Volume 11 Supplement 1

Abstracts of the Ninth International Congress on Drug Therapy in HIV Infection

Open Access

Characteristics distinguishing disseminated Mycobacterium tuberculosis (MTB) and non-tuberculous mycobacterial (NTM) infection in HIV patients

  • AC Bailey1,
  • A Samarawickrama1,
  • F Ibrahim2,
  • RD Barker1 and
  • FA Post2
Journal of the International AIDS Society200811(Suppl 1):P262

https://doi.org/10.1186/1758-2652-11-S1-P262

Published: 10 November 2008

Purpose of the study

The characteristics that distinguish disseminated MTB and NTM infection in patients with advanced HIV disease remain poorly studied. We aim to describe clinical, laboratory and radiological features of MTB and NTM and identify discriminatory findings.

Methods

We conducted a retrospective case note review of all patients with culture-proven disseminated mycobacterial disease at a UK centre from 2005–2007. Patients with infection in ≥2 non-contiguous sites, or positive blood or bone marrow cultures, were included and stratified by causative pathogen. Categorical data were analysed by Fisher's exact test and non-categorical data by rank sum test.

Summary of results

Of the 64 patients with confirmed mycobacterial infection, 31 had disseminated disease (MTB:21, NTM:10 [nine due to M. avium Complex]). Of these, 81% were black African, 45% male, and median age was 34 years. Patients with NTM had lower CD4 T-cell counts, more prior or concurrent AIDS-defining illnesses, and were more frequently taking HAART at the time of mycobacterial diagnosis. Six NTM infections and one MTB infection appeared to be unmasked by HAART. Clinical features at presentation were non-discriminatory. On imaging, patients with MTB more often had parenchymal lung disease, whilst thoracic and abdominal lymphadenopathy was common in both groups. None of the patients with NTM had AFB smear positive respiratory specimens. Whereas the yield of blood cultures was low in patients with MTB, bone marrow specimens were diagnostic in all patients. Mortality was 8% for MTB and 30% for NTM cases. Immune reconstitution disease was observed in 52% of MTB and 30% of NTM patients. (Table 1.)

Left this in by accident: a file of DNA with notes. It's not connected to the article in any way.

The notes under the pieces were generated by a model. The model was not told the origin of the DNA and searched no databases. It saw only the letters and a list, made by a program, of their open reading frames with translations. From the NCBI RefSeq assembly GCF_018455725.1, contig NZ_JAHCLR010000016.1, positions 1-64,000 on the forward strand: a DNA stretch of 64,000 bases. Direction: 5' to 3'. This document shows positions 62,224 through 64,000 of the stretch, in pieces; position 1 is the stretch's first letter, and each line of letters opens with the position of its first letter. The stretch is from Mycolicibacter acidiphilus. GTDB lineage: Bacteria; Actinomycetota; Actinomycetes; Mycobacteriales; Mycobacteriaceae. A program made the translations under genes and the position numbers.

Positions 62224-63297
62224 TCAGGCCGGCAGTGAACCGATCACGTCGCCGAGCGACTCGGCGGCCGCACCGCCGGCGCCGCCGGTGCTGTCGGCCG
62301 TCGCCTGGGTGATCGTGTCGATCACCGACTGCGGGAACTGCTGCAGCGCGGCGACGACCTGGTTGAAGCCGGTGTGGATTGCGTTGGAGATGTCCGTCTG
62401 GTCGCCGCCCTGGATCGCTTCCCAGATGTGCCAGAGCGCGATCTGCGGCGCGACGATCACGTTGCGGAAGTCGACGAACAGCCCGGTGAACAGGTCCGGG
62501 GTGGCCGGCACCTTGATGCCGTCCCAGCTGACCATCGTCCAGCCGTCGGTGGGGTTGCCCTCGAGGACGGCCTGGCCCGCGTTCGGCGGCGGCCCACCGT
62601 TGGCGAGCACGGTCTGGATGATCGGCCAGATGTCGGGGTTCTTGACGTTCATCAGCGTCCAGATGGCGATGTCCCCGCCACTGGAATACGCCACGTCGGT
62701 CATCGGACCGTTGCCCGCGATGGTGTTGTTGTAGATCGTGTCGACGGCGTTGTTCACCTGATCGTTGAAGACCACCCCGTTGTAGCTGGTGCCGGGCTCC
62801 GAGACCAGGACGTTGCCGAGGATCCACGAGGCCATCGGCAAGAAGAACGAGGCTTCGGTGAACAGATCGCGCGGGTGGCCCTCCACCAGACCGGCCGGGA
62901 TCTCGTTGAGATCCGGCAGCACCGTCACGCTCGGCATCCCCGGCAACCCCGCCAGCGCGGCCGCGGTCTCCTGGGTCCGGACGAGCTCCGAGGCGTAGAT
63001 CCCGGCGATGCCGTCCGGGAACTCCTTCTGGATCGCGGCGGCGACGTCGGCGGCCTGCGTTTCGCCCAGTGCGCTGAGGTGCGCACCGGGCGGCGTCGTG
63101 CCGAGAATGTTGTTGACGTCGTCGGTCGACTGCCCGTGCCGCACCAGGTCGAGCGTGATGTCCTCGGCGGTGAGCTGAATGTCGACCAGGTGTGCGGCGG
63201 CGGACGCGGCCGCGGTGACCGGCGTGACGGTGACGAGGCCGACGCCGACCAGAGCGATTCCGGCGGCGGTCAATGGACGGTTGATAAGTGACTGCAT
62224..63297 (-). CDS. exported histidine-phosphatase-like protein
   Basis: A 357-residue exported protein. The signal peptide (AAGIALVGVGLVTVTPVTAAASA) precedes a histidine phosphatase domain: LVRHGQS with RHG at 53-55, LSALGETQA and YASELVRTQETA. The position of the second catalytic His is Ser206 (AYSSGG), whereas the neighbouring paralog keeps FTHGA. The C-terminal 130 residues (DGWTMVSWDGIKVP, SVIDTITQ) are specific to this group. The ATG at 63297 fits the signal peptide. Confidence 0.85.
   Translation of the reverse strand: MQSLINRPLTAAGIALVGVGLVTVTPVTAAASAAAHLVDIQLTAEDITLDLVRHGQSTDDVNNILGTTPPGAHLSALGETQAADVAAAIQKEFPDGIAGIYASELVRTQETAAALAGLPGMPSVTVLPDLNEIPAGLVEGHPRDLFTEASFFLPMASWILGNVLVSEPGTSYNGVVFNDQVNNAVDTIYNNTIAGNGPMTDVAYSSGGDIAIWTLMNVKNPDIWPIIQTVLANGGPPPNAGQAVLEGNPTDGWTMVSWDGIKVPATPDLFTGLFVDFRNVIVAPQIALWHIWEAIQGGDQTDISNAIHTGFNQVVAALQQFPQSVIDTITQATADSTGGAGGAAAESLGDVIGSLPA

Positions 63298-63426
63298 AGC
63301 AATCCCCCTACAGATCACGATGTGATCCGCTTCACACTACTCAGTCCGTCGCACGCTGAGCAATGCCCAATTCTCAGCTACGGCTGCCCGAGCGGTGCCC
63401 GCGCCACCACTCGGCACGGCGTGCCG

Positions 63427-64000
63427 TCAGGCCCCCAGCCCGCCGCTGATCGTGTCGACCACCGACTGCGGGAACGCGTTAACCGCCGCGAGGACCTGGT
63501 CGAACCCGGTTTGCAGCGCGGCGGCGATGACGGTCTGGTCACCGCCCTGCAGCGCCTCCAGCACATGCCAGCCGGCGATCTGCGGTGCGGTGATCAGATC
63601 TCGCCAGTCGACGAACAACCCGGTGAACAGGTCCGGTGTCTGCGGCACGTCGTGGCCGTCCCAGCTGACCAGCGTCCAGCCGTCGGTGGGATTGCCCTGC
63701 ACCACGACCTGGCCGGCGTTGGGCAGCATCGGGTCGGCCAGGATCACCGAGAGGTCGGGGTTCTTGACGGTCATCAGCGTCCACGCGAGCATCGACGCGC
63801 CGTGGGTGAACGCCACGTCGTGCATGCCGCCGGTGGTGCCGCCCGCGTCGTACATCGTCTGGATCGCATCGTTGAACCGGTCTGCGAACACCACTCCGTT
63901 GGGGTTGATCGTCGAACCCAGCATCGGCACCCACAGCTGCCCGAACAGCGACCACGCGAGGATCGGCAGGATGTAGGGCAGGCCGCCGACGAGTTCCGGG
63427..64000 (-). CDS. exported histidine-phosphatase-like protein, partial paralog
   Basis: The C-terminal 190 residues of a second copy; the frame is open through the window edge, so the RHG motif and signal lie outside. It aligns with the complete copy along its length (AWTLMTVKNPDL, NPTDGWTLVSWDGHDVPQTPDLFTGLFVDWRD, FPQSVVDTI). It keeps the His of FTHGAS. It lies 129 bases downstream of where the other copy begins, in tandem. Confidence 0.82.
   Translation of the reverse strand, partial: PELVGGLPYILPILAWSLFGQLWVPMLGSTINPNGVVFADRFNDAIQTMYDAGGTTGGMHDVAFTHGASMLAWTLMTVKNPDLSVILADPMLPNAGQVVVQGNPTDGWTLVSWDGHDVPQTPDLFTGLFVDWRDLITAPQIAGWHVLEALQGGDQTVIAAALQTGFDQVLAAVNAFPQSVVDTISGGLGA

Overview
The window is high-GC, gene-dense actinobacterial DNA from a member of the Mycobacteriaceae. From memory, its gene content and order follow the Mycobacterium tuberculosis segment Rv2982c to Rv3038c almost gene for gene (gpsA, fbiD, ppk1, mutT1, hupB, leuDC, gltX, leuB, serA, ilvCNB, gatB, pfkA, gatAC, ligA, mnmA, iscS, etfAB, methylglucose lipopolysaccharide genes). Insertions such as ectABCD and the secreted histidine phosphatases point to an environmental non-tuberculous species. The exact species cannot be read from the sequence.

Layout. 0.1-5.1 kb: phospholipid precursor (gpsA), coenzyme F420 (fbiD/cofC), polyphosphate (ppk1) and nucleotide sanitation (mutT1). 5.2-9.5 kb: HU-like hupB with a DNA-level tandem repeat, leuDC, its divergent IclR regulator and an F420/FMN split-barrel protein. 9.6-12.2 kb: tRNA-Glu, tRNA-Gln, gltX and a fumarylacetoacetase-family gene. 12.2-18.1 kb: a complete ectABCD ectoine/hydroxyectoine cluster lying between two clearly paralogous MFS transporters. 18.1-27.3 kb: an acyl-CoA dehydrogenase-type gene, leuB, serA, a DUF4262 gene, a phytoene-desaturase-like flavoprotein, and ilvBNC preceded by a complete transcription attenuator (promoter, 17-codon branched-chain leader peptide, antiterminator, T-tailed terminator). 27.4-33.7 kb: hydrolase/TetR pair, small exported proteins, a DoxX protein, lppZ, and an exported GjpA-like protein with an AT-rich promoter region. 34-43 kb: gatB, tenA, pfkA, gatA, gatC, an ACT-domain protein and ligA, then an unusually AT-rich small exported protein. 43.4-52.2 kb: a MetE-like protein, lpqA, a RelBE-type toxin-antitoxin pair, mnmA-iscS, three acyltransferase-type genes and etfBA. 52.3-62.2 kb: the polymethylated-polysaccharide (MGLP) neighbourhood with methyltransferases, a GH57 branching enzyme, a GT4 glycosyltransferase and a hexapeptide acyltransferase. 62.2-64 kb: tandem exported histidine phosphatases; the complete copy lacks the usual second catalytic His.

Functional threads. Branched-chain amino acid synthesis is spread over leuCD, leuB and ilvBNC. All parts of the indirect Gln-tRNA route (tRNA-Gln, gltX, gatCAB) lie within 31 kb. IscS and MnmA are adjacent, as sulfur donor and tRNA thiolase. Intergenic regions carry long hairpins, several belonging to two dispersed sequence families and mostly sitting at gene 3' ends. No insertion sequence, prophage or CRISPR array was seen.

Table 1

 

MTB (n = 21)

NTM (n = 10)

p value

Prior/concurrent AIDS-defining illness (%)

2(10)

7(70)

0.001

Median CD4 count at MTB/NTM diagnosis, cells/mm3 (IQR)

51(13–142)

20(5–33)

0.049

On HAART at MTB/NTM diagnosis (%)

3(14)

6(60)

0.015

Parenchymal lung disease on CT scan* (%)

17(90)

4(44)

0.02

Thoracic/abdominal lymphadenopathy on CT or US scan* (%)

19(91)

8(80)

0.577

Positive AFB smear on sputum/BAL* (%)

7(44)

0(0)

NA

Positive sputum/BAL culture* (%)

12(86)

6(86)

1

Positive blood culture* (%)

1(11)

6(86)

0.009

Positive bone marrow culture and/or histology* (%)

6(100)

7(100)

NA

*In those who had investigation(s) performed.

Conclusion

Clinical and laboratory characteristics of patients with MTB and NTM overlap. In patients with suspected disseminated mycobacterial infection, prior or concurrent AIDS defining illnesses and recent HAART initiation favour NTM, while >100 CD4 T-cells/mm3 and parenchymal lung disease are suggestive of MTB.

Authors’ Affiliations

(1)
King's College Hospital
(2)
King's College London

Copyright

© Bailey et al; licensee BioMed Central Ltd. 2008

This article is published under license to BioMed Central Ltd.

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